It’s almost time for me to head back to the real world. I take a few moments to really take in the glitz and glamour that I’ve suddenly found myself in. Sometimes I wish there was a lot more of such unrestrained eccentric flamboyance. Then again, that might amount to a dystopian nightmare with a federal bureau of sparkle. That’s what I love most about these incredible signs, they have a dual personality. They’re captivating objects of incandescent positivity. Yet as I stare spellbound at them, I can’t shake the feeling that I’m a moth unable to detect a malignant power that spells my doom. The result of this combination gives God’s Own Junkyard a truly otherworldly feel. As shops with twinkly lights go, this one is absolutely mind blowing.
Amazingly I had never ever heard of this place until I started blogging. Please check out the review that inspired this trip here.
After several days filled with pure undiluted skippity hoppity joy, last week the empire struck back and my arch nemesis ‘Darth Real Life’ returned to the fore. Suddenly I was in a world of necessary, dull as ditch water, irksomeness. Life’s little tasks called, dentist appointments, internet providers, family occasions. Good lord I forgot the mountain of dirty dishes! I’m not sure how it happened, but at some point it appears that society revoked my child status and stuck a grown up badge on me. I won’t lie, it’s been downhill ever since. Returning to the particularity of my troubles, suddenly, within this maelstrom of the mundane, I sensed a brief opening in the force, a teeny tiny patch of that rare commodity, free time! Thus at lunchtime today, I decided to take it easy with a brilliant meal at one of my favourite restaurants and so restore balance to the force.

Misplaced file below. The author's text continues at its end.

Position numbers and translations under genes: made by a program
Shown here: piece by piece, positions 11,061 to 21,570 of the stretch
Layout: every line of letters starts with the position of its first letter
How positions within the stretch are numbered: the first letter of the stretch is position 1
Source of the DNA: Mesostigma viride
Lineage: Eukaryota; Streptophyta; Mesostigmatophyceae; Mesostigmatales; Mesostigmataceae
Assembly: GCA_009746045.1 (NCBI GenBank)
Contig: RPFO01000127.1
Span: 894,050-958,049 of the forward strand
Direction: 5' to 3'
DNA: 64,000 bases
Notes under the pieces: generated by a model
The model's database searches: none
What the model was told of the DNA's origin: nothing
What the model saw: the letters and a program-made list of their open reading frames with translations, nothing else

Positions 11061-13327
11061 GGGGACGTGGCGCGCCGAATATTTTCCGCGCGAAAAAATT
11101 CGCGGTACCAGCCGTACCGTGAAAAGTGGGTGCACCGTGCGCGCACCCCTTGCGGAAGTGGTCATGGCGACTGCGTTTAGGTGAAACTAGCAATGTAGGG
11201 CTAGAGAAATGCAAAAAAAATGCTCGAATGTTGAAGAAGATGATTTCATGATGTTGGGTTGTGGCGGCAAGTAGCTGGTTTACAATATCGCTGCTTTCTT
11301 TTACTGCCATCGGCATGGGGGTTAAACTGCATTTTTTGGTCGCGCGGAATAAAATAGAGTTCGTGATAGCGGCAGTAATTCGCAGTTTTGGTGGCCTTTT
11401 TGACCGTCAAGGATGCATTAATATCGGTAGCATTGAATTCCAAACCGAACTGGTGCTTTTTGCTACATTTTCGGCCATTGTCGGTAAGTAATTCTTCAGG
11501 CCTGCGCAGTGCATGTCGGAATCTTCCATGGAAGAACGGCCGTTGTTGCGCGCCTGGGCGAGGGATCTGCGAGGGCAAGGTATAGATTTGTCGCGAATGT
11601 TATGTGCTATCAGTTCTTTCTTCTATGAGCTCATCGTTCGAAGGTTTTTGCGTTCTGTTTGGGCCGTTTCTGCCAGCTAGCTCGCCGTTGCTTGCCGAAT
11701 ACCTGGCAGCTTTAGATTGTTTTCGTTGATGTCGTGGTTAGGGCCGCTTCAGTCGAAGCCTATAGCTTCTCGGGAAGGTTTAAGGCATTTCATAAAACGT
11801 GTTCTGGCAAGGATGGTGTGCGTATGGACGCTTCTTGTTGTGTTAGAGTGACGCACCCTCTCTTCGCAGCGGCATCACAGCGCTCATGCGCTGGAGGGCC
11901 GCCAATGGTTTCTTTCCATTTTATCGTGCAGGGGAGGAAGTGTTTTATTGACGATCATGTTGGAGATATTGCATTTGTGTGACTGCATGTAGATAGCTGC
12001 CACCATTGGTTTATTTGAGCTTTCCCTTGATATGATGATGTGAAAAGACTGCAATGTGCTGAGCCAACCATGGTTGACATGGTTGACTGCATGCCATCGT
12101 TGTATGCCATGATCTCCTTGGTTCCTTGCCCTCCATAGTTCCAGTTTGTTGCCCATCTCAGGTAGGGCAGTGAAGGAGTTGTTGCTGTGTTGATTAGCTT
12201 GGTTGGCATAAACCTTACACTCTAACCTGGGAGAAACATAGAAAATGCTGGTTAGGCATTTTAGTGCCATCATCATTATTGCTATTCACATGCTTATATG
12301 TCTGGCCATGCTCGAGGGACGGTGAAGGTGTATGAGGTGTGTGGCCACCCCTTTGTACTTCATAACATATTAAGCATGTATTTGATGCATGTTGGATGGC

Yum Yum is a Thai restaurant located on Stoke Newington High Street and its simply goodness I tell ya. Located in a gorgeous Georgian house the environment is low lit and delightfully mellow. It serves nutritious and delicious food that always proves uplifting. They also do magnificent cocktails, but I swear I didn’t indulge on a weekday, even if they are purely medicinal. The staff are the most remarkable feature of this restaurant, wonderfully unobtrusive and yet simultaneously such, cheerful, charming, caring, people. I spent a little over thirty minutes here today and without fail Yum Yum worked its magic. I left feeling most calm and relaxed. I have no doubt that if this restaurant was located in Shoreditch it would be better known and queued out the door. If you ever get the chance to go, don’t hesitate, I cannot recommend this place highly enough. It is an absolute delight.